Found 3923 Hypotheses across 393 Pages (0.006 seconds)
  1. "The association between menarcheal age and the Gunders mother separation scores . . . [indicates] that this type of stress also leads to early menarche" (228)Whiting, John W.M. - Menarcheal age and infant stress in humans, 1965 - 2 Variables

    This study examines the relationship between infant stress and early menarche. Empirical analysis suggests that stress in infancy, such as mother-infant separation and head-shaping, are associated with early menarche.

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  2. "[When] we . . . correlated menarcheal age with the Landauer-Whiting measure of infant stress . . . pain and shaping did show a positive association" (226)Whiting, John W.M. - Menarcheal age and infant stress in humans, 1965 - 3 Variables

    This study examines the relationship between infant stress and early menarche. Empirical analysis suggests that stress in infancy, such as mother-infant separation and head-shaping, are associated with early menarche.

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  3. Competitive games will be negatively associated with physical contact and comfort in infant socialization (37).Schlegel, Alice - Adolescents at play: a cross-cultural study of adolescent games, 1989 - 4 Variables

    This chapter investigates correlates of competitive adolescent games, focusing on societal and family characteristics as well as socialization variables and personality traits. Data suggest that games meant to encourage competitiveness will be more common for boys than for girls. Competitive games are also statistically associated with low societal and technological complexity, small and monogamous family organization, less physical contact and comfort in infant socialization, less integration in adult activities, and various personality traits.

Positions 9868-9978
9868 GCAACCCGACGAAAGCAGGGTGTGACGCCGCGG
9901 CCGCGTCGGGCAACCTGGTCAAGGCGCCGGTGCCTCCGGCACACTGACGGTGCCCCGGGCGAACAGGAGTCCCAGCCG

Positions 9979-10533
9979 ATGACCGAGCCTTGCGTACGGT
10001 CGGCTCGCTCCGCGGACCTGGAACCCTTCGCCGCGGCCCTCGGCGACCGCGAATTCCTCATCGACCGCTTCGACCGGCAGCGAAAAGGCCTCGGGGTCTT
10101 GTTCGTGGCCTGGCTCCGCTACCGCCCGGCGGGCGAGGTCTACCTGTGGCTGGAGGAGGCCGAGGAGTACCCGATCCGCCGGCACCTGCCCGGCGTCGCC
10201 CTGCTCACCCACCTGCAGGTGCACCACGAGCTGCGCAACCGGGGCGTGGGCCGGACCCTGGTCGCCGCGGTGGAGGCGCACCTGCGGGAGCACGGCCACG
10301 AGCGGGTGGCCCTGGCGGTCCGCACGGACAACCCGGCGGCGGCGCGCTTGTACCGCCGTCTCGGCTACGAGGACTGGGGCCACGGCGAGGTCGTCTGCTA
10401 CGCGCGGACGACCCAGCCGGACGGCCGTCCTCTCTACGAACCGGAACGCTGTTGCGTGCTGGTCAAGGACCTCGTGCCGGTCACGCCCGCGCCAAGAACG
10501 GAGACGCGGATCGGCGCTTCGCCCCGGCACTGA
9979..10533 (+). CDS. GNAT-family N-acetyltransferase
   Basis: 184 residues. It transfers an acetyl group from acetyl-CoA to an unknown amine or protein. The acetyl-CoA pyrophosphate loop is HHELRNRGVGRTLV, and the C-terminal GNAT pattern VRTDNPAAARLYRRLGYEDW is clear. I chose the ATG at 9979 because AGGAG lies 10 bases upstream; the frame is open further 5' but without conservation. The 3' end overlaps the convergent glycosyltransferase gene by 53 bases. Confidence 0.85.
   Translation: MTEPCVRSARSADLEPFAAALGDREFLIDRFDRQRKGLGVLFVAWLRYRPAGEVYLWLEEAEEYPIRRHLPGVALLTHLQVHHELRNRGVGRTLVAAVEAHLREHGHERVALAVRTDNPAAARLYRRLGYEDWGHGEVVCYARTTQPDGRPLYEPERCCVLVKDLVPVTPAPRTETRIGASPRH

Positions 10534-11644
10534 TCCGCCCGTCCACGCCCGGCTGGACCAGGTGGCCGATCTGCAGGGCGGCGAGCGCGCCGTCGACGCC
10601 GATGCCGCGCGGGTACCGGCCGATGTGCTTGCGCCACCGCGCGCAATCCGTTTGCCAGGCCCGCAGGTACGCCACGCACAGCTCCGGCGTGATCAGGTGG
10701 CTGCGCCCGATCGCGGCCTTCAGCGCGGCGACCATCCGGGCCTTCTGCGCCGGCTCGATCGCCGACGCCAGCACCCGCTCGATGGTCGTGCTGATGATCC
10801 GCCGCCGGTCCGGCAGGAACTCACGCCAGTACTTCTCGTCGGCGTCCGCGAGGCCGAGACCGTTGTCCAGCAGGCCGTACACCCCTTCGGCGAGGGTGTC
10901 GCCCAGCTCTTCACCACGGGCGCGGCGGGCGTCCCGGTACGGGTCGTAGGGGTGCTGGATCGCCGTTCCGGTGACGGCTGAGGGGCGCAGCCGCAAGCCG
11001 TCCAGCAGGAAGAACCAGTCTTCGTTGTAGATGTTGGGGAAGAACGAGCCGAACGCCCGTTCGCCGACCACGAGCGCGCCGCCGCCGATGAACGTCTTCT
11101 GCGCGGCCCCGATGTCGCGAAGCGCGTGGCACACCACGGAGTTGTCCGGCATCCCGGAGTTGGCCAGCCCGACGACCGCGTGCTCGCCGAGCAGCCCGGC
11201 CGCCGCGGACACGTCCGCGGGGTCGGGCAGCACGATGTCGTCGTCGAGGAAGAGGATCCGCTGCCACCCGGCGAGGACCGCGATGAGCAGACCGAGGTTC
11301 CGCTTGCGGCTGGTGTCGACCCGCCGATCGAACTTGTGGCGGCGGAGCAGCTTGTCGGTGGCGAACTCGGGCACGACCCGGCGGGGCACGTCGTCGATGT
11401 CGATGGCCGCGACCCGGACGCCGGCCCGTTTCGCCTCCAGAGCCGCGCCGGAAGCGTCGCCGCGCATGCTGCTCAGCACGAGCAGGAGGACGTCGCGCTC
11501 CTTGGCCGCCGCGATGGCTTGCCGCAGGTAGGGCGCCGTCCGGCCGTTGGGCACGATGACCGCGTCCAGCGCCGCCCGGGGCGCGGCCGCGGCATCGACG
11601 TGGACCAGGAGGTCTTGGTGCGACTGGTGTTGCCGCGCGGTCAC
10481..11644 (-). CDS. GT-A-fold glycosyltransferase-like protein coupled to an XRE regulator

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  4. "The average menstrual age is younger in societies where the average height of females is greater" (223)Whiting, John W.M. - Menarcheal age and infant stress in humans, 1965 - 2 Variables

    This study examines the relationship between infant stress and early menarche. Empirical analysis suggests that stress in infancy, such as mother-infant separation and head-shaping, are associated with early menarche.

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  5. Borrowing in infant carrying practices will be seen within cool and cold climates and within warm and hot climates, but not between these regions (164).Whiting, John W.M. - Environmental constraints on infant care practices, 1981 - 2 Variables

    This chapter examines infant carrying practices across cultures. The author suggests that infant carrying practices are affected by both climate and history. Findings indicate regional patterns in infant carrying practices and in the borrowing of infant carrying practices within regions. Results support the hypothesis.

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  6. ". . . the father is less likely to have a close association with his child in the evil eye cultures" (253)Roberts, John M. - Belief in the evil eye in world perspective, 1976 - 2 Variables